JOHANNESBURG (AFP) — South African singing legend and activist "Mama Africa" Miriam Makeba on Wednesday made her final journey home, arriving in Johannesburg from Italy where she died age 76.
Makeba's wooden coffin was met at OR Tambo Airport by the singer's family, who were joined by arts minister Pallo Jordan and several prominent South African musicians.
Family and friends led a procession of cars to take the coffin from the airport to a mortuary in Soweto, radio reports said.
The South African cabinet was discussing a state funeral for Makeba during its weekly meeting, said arts ministry spokesman Sandile Memela.
"There is no doubt that the whole question of whether Mama Africa should recieve a state funeral will definitely come up," said Memela.
"A decision has not yet been made but it is hoped that at the end of the meeting... we'll know what the plans are."
Makeba's band, who returned to South Africa on Tuesday, gave details of the star's final concert to the local media.
"She was enjoying herself," Zamo Mbutho, a backing singer and composer with the band, told the Sowetan newspaper.
The audience had loved her performance, althought she played fewer songs than originally planned. She finished off with "Pata Pata", one of her best known hits, he added.
"After the song she thanked the audience, blew kisses at them with a radiant smile and left the stage. As she went past me, she put the mic on the drum. As she went down the stairs, she fell."
"It was the first time she left alone," guitarist Mandla Zikalala told the Star.
Born in Johannesburg on March 4, 1932, Makeba was one of Africa's best known singers, famed for hits such as "Pata Pata" and "The Click Song" but also for speaking out about the abuses of apartheid.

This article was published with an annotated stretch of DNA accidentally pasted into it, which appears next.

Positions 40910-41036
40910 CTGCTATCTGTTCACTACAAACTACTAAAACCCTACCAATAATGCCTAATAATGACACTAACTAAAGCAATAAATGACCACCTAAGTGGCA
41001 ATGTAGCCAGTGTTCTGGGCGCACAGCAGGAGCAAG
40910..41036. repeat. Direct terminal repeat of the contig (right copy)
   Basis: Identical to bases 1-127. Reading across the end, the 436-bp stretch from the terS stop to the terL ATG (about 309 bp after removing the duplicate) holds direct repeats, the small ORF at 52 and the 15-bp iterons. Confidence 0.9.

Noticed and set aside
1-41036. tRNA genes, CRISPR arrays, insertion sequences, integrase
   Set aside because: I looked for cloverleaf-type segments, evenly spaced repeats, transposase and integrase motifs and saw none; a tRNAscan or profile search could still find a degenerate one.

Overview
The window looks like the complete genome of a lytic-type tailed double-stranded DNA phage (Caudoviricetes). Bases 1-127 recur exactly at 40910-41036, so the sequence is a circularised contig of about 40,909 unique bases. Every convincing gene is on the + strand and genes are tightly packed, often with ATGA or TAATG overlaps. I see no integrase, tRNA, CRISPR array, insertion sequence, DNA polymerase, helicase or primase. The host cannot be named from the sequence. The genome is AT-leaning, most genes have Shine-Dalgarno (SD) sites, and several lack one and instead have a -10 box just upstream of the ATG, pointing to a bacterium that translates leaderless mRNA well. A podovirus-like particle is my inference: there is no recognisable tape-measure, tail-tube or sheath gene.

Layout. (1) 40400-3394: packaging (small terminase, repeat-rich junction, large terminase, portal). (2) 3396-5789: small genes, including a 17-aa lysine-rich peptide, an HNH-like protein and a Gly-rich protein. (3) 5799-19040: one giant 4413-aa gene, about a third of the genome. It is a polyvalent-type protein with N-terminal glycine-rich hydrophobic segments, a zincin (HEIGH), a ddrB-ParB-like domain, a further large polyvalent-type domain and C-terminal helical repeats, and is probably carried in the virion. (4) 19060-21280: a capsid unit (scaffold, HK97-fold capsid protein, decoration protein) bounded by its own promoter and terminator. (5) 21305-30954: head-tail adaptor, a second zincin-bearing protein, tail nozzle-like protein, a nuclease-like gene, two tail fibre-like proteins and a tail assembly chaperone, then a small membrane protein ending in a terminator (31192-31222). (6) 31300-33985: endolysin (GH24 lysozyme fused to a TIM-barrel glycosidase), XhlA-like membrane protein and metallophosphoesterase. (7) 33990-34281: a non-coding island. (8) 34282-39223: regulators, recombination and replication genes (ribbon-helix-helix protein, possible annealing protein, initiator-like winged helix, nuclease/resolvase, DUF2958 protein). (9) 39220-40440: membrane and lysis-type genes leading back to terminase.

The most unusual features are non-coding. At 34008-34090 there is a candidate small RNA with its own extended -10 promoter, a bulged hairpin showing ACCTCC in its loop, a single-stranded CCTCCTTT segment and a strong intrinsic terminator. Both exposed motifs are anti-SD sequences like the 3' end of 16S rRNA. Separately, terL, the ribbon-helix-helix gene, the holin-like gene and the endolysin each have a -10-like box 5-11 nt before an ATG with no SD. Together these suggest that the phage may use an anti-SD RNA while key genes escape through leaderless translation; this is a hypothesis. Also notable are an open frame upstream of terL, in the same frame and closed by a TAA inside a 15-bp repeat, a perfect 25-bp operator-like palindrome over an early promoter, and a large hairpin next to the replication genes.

South Africa's white regime revoked Makeba's citizenship in 1960 and even refused to let her return for her mother's funeral. The singer spent more than three decades in exile, living in the United States, Guinea and Europe.
Makeba won a Grammy award for Best Folk Recording with US singer Harry Belafonte in 1965. But her music was outlawed in her homeland after she appeared in an anti-apartheid film.
"I kept my culture. I kept the music of my roots," she said in her biography. "Through my music I became this voice and image of Africa, and the people, without even realising."
While she was still in enforced exile, she performed with Paul Simon in the US singer's 1987 Graceland concert in Zimbabwe, neighbouring South Africa.
She finally returned to her homeland in the 1990s after Nelson Mandela was released from prison, as the apartheid system they had both fought for so long began to be dismantled.
But it took her six years to find someone in the South African recording industry to produce a record with her. She entitled it "Homeland."
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